In this article, you will learn about teal, turquoise, and cyan colors including a side-by-side comparison. If you are considering either of these colors, the following information will help you make the right decision.
Teal vs Turquoise vs Cyan
Teal, turquoise, and cyan are all a combination of blue and green, but it’s the ratio and tone that determines which color you actually end up with.
If you are considering a painting project in your home or trying to paint with acrylics, consider setting the tone first and then adding the tint.
Tone Vs. Tint
Painters will often take a primary color, such as blue, and add white to change the tone. White paint will lighten the blue, but pure white paint will not change the tint of the blue.
Teal, turquoise, and cyan are all a combination of blue and green, but if you want cyan, you may do well to start with white paint and dab in teal until you are happy with the shade.
Do make sure that you are working with pure colors. It may be tempting to work with the paint off the scratch and dent rack from the hardware store in the hopes that you can change it with another color.
However, adding an impure white to try to lighten a shade of red into pink can turn salmon or pumpkin orange if there’s too much-unseen yellow in the white paint.
Lightening blue paint with white paint can lead to cyan or turquoise, which can be lovely, but not if you wanted light blue.
Primary Colors and Results
Teal, turquoise, and cyan are all some combination of blue and yellow. Mixed equally, blue and yellow make green.
Be ready to do some experimenting to come up with the right ratio of blue to yellow for the blue-green target shade.
Start with blue. Make sure it’s pure blue. There are many varieties of blue; for example, royal blue also contains a touch of red and green to create the vivid, intense shade we call royal blue.
Give yourself a dime-sized dab of blue paint and work in just a drop of yellow.
This can be done with a small brush to gain the best control.
Because you’re working with pure blue, the tone of the color you create will be quite dark.
Teal is the deepest of these three colors. If you are interested in decorating with teal, be aware that this color can grey out if the space is not well-lit.
In a bedroom, this can be soothing and give you a feeling of nesting. However, teal is not an ideal color for casual space; over time, the space may feel a bit dingy or even cave-like.
Teal Hex code/RGB
The hex color code for teal is #008080. The RGB (red, green, blue) color code is 0,128,128.
To mix turquoise, it may be simplest to start with a combination of blue and green. Be aware that turquoise is lighter than teal but deeper than cyan.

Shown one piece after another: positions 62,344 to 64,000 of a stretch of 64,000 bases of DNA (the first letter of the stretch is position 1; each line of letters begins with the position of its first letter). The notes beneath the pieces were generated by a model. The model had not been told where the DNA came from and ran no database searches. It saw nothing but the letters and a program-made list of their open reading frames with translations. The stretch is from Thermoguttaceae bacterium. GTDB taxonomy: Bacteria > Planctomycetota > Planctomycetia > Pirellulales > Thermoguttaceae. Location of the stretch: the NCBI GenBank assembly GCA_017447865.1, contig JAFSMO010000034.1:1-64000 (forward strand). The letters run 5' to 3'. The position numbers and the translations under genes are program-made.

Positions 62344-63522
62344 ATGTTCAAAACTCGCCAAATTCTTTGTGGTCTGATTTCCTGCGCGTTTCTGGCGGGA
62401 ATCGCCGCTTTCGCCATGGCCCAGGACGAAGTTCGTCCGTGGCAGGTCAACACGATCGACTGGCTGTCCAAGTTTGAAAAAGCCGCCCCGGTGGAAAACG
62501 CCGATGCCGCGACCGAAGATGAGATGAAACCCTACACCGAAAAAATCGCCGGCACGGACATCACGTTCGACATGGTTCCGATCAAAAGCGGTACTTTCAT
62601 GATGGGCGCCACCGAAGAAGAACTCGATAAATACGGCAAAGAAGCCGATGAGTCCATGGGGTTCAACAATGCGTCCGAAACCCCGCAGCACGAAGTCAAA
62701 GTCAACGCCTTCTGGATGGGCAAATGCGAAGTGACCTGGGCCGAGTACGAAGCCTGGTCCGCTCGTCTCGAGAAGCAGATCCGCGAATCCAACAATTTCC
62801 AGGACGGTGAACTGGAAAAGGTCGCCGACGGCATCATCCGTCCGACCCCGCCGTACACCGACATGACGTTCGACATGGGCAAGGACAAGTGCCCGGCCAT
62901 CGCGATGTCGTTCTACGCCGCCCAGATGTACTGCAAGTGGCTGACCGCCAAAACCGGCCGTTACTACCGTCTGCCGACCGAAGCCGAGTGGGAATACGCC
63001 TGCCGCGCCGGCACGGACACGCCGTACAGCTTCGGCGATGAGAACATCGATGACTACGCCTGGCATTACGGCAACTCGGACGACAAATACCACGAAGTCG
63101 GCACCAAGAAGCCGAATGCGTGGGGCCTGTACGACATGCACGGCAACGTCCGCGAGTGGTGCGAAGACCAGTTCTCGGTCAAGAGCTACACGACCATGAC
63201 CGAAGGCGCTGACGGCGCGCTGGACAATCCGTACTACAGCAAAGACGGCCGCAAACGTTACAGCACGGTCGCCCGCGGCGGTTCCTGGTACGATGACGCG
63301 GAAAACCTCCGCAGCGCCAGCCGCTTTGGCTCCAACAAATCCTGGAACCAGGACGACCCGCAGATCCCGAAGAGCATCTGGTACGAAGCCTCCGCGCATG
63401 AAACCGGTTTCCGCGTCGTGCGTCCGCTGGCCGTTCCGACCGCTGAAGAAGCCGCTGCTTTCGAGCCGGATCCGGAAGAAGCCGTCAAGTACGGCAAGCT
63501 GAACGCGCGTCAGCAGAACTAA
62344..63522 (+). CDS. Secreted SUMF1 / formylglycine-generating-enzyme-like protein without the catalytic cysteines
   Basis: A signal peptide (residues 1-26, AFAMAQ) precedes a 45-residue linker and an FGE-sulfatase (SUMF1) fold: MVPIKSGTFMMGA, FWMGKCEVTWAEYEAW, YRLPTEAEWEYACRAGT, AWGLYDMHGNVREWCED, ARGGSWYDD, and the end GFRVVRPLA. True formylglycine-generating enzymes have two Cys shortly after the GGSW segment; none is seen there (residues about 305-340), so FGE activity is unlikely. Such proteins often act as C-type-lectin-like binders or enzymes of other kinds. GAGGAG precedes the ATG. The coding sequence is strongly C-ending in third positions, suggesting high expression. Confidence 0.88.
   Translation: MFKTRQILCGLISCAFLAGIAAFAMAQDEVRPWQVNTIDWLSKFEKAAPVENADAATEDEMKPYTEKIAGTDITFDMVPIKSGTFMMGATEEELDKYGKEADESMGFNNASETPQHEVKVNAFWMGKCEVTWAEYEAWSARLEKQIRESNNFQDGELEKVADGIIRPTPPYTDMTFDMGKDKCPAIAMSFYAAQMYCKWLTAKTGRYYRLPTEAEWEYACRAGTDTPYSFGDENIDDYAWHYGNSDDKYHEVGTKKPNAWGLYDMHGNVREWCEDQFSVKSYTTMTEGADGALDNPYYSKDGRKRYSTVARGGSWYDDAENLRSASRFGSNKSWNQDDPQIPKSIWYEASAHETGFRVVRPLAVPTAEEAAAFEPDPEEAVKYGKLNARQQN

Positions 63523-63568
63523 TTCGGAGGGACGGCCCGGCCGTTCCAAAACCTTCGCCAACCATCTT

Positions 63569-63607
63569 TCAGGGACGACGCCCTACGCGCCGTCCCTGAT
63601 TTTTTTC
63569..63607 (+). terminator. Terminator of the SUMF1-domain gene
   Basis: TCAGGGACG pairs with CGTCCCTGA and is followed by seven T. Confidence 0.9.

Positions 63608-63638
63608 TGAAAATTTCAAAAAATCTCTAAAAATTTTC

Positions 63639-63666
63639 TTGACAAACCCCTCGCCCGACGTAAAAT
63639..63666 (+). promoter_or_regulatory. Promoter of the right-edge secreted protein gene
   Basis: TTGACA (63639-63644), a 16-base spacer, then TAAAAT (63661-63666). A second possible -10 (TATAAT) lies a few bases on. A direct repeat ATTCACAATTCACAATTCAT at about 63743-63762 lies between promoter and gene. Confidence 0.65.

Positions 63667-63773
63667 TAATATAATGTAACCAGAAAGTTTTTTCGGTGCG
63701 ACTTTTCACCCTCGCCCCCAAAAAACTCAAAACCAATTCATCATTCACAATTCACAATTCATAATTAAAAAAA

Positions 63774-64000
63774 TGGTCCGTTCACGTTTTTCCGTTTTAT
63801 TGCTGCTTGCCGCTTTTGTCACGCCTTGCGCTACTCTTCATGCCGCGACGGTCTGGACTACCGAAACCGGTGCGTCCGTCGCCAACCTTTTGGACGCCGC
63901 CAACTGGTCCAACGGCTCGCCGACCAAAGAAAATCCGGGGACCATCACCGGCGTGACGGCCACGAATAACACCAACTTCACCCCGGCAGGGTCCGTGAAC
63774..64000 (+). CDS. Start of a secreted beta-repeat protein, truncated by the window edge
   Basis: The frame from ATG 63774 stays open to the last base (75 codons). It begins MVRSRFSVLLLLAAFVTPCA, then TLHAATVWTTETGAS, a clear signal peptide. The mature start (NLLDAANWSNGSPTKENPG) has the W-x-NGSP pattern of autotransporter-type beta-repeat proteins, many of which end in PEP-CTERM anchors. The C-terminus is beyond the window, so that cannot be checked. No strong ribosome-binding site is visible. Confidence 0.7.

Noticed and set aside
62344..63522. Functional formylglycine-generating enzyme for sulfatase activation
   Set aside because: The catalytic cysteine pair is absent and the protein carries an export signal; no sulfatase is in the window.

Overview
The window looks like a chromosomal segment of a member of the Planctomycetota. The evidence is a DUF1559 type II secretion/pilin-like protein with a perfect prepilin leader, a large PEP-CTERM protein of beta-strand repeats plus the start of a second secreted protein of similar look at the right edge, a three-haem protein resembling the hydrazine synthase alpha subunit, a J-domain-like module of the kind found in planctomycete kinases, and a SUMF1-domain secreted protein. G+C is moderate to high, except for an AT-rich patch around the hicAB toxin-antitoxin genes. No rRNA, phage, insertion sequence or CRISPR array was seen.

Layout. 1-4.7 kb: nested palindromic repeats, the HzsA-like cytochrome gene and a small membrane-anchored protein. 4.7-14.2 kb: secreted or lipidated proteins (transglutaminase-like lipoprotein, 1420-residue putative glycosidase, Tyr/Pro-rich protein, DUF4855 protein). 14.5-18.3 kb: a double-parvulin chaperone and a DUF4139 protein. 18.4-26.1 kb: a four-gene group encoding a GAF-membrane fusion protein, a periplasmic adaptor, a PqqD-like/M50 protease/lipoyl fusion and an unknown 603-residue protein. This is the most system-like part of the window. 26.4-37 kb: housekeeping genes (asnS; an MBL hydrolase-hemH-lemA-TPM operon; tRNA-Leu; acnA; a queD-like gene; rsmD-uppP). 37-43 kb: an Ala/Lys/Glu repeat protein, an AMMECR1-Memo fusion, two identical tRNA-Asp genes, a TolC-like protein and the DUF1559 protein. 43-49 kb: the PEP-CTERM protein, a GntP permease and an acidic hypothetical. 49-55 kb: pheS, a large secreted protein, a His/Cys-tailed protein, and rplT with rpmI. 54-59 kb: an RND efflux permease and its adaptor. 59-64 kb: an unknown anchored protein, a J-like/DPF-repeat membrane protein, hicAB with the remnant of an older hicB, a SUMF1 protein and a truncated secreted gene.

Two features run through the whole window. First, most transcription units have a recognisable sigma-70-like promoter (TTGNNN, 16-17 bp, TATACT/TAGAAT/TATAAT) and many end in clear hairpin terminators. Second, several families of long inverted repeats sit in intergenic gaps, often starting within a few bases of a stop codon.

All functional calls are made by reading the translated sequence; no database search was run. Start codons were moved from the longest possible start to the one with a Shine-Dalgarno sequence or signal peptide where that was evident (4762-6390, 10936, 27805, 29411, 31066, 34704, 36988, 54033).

You may be able to get the right tone or brightness by lightening the green before you add it to the blue.
Green is an equal blend of yellow and blue.
Mixing green and blue to make turquoise simply lowers the ratio of yellow in the mix.
The word turquoise actually means Turkish; turquoise gems were mined in the Sinai peninsula and transported across western Turkey.
Today, turquoise as a color and as a gem is connected to the desert southwest. Like any other gem, consider using turquoise in your decor as an accent.
To fully embrace the colors of the southwest, consider a pale palette of tan or sand, leather upholstery, and turquoise throws and pillows for a pop of this wonderful color.
Turquoise Hex code/RGB
The hex color code for turquoise is #40e0d0. The RGB (red, green, blue) color code is 64,224,208.
This is what a turquoise background looks like.
In terms of a mixing ratio, cyan is the lightest of these three colors. You can get cyan by lightening teal or turquoise, or you can start with white, add a bit of yellow to create a tint the color of whipped butter, then add blue until you have the shade you want.
When mixing color on a palette, pay special attention to the brush you use.
Mixing color with a flat-tipped brush can lead to build-up along the edge; you may think you have the shade you want, then try to paint a straight edge and find that excess paint along the edge of the brush gives you a much different line than you intended.
This can be wonderful, or it can be frustrating. If need be, use a sturdy round brush to mix, then switch to a flat-tipped brush to apply.
True cyan is quite a strong color in large doses. It’s bright enough to be visually startling and may make it hard to add other colors to your space.
If your decor is eclectic, consider using cyan in small doses. For example, a built-in white bookcase with a cyan interior backing can make your books and display items pop without making your denim sofa look greyed out or worn.
A room dominated by bold cyan, green and blue objects may appear dirty.
Blue and green are the colors of the sky and plants. It makes sense that they work together as well inside your home as they do in the great outdoors.
If you’re decorating with any of these colors, make sure you put up samples to study how these colors appear at different light levels and with your favorite possessions.
Cyan Hex code/RGB
The hex color code for cyan is #00FFFF. The RGB (red, green, blue) color code is 0,255,255.
This is what a cyan background looks like.